Iranian opposition officials have said the launch was a failure, contradicting statements made by Iran’s Defense Ministry spokesman.
By Associated Press and World Israel News
Iran said Thursday it launched a rocket with a satellite carrier bearing three devices into space, though it’s unclear if any of the objects entered orbit around the Earth.
The state TV report, as well as others by semiofficial news agencies, did not say when the launch was conducted nor what devices the carrier brought with it. However, the launch comes amid ongoing negotiations in Vienna over Iran’s tattered nuclear deal. Previous launches have drawn rebukes from the United States.
Ahmad Hosseini, a Defense Ministry spokesman, identified the rocket used as a Simorgh, or “Phoenix,” rocket. He said the three devices were sent up 470 kilometers (290 miles) and that the launch was conducted from Iran’s new space station named after Imam Khomeini.
Hosseini was quoted as saying the “performance of the space center and the performance of the satellite carrier was done properly,” a statement that has been challenged by reports by Iranian opposition officials that say that the launch was a failure because the rocket did reach the required velocity to reach orbit.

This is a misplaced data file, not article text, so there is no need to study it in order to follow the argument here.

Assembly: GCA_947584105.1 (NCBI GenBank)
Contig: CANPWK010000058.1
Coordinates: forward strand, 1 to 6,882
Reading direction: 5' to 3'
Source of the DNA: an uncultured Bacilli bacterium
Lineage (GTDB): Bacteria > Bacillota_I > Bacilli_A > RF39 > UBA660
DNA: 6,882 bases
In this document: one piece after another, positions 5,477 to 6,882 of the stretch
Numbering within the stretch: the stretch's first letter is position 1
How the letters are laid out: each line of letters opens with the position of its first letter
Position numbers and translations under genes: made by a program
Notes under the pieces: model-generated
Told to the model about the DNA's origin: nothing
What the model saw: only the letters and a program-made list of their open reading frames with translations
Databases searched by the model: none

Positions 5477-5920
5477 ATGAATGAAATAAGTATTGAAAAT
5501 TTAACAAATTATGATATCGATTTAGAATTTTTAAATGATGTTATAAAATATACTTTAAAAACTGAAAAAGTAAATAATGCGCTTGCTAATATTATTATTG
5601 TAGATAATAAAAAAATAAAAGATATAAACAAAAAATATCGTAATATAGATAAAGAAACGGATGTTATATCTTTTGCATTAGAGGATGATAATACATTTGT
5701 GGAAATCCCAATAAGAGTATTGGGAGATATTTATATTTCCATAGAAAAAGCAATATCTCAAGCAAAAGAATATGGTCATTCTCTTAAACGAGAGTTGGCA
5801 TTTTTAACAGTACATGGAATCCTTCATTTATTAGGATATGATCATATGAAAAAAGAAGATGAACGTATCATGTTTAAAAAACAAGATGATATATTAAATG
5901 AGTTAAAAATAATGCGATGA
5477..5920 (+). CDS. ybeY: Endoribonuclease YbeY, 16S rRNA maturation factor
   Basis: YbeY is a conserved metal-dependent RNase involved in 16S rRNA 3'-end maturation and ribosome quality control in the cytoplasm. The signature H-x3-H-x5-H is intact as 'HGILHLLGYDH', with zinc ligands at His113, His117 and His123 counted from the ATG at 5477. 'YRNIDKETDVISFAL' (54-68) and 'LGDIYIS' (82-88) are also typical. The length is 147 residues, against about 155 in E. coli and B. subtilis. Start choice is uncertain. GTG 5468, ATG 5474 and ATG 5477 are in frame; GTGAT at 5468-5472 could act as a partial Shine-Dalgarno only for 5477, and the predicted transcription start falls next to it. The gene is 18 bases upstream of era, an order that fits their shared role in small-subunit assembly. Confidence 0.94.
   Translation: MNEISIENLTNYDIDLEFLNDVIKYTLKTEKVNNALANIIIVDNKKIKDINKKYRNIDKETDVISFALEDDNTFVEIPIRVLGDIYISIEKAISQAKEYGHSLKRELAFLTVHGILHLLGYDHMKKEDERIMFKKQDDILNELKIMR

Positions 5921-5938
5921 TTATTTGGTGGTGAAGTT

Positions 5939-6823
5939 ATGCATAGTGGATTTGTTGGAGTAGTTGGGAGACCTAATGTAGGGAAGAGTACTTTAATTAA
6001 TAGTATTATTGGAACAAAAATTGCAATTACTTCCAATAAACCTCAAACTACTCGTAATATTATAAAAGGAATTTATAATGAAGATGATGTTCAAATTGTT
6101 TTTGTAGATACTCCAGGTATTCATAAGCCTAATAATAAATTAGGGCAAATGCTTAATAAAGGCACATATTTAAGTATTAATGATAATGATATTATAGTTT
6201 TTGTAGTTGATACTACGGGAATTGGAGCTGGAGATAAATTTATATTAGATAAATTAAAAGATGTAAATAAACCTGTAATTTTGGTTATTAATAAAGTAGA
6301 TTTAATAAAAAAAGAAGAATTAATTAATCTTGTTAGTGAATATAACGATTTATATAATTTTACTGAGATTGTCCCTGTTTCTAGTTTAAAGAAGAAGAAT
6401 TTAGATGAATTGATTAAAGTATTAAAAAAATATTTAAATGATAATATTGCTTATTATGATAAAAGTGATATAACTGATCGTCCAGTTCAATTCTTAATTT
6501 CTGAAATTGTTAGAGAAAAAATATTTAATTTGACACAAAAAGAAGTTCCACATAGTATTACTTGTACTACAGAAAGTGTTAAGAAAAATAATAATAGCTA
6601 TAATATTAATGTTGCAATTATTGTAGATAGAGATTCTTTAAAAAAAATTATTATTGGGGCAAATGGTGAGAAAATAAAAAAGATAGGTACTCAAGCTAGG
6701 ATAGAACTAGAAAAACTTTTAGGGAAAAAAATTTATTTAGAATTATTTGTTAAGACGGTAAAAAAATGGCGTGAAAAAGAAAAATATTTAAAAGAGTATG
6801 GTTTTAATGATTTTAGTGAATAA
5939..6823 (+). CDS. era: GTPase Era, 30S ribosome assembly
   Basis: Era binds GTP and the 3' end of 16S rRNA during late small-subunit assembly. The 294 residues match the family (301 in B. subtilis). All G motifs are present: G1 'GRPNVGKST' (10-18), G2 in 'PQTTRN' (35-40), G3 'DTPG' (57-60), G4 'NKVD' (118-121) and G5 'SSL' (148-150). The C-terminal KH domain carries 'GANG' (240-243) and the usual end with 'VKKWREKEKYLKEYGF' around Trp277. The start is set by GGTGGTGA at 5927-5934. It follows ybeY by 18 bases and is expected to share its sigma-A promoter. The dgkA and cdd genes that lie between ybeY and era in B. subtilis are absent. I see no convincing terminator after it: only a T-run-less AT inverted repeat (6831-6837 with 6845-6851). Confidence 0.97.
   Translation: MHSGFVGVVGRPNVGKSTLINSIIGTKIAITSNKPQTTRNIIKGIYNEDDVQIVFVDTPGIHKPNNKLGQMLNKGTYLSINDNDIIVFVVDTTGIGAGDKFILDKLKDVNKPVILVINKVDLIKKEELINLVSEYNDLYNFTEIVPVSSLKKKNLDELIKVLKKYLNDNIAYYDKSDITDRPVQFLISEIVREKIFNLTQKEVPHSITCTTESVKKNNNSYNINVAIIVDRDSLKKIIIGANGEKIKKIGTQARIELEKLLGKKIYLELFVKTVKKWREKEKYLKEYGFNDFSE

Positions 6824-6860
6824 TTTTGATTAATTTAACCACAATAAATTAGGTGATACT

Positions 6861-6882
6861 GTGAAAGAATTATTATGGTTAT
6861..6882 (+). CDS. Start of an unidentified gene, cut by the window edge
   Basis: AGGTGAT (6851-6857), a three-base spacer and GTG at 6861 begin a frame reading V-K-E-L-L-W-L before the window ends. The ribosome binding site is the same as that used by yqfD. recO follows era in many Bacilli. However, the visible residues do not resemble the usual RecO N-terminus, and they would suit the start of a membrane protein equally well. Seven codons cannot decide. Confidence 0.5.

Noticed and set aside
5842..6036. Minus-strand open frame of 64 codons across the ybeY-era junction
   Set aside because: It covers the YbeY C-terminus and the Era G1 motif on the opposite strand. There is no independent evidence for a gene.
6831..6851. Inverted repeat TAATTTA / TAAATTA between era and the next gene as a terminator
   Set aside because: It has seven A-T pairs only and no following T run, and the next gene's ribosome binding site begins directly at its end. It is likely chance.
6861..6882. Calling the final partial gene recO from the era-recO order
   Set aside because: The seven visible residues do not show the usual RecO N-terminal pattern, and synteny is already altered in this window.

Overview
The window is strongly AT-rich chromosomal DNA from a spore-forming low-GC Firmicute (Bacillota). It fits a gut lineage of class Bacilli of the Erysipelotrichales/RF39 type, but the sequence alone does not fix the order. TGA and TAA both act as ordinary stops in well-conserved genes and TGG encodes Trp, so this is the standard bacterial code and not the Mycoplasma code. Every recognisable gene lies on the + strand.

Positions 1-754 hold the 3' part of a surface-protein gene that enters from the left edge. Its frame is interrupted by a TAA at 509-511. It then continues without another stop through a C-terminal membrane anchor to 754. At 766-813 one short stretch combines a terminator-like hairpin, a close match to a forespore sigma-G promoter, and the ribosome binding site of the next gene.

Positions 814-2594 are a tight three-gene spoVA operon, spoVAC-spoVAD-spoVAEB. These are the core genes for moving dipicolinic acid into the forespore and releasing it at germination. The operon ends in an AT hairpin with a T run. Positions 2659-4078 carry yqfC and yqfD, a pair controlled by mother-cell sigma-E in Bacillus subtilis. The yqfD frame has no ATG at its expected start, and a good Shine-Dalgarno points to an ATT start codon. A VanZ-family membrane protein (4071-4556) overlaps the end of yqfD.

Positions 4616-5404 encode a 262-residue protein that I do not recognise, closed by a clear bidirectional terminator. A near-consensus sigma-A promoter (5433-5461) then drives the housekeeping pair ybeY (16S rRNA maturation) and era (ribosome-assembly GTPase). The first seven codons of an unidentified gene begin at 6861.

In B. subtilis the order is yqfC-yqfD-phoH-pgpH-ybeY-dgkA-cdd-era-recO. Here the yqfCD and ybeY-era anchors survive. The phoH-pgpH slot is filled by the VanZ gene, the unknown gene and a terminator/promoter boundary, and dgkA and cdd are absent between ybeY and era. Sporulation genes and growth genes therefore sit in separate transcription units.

No Iranian official confirmed whether the objects launched reached orbit.
Iran has suffered a series of setbacks in its space program in recent launches.
Iranian state media recently offered a list of upcoming planned satellite launches for the Islamic Republic’s civilian space program. Iran’s paramilitary Revolutionary Guard runs its own parallel program that successfully put a satellite into orbit last year.
Conducting a launch amid the Vienna talks fits the hard-line posture struck by Tehran’s negotiators, who already described six previous rounds of diplomacy as a “draft,” exasperating Western nations. Germany’s new foreign minister has gone as far as to warn that “time is running out for us at this point.”